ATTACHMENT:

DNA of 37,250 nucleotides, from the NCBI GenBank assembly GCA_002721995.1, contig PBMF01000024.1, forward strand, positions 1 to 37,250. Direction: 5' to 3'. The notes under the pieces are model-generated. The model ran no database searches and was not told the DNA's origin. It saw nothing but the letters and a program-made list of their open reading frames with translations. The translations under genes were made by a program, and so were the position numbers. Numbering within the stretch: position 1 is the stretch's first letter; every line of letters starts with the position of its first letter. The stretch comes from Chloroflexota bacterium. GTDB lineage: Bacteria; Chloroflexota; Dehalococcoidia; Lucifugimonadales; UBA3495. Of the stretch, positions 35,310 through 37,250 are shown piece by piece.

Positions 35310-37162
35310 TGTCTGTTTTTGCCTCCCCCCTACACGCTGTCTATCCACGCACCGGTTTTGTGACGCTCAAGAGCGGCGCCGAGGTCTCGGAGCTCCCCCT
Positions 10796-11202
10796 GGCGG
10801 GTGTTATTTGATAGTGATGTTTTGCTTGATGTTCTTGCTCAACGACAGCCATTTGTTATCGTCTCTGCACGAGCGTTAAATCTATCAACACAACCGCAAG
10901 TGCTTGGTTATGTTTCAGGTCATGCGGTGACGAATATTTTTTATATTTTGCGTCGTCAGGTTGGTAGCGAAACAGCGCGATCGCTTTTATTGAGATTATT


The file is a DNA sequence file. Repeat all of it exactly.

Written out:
DNA of 37,250 nucleotides, from the NCBI GenBank assembly GCA_002721995.1, contig PBMF01000024.1, forward strand, positions 1 to 37,250. Direction: 5' to 3'. The notes under the pieces are model-generated. The model ran no database searches and was not told the DNA's origin. It saw nothing but the letters and a program-made list of their open reading frames with translations. The translations under genes were made by a program, and so were the position numbers. Numbering within the stretch: position 1 is the stretch's first letter; every line of letters starts with the position of its first letter. The stretch comes from Chloroflexota bacterium. GTDB lineage: Bacteria; Chloroflexota; Dehalococcoidia; Lucifugimonadales; UBA3495. Of the stretch, positions 35,310 through 37,250 are shown piece by piece.

Positions 35310-37162
35310 TGTCTGTTTTTGCCTCCCCCCTACACGCTGTCTATCCACGCACCGGTTTTGTGACGCTCAAGAGCGGCGCCGAGGTCTCGGAGCTCCCCCT
Positions 10796-11202
10796 GGCGG
10801 GTGTTATTTGATAGTGATGTTTTGCTTGATGTTCTTGCTCAACGACAGCCATTTGTTATCGTCTCTGCACGAGCGTTAAATCTATCAACACAACCGCAAG
10901 TGCTTGGTTATGTTTCAGGTCATGCGGTGACGAATATTTTTTATATTTTGCGTCGTCAGGTTGGTAGCGAAACAGCGCGATCGCTTTTATTGAGATTATT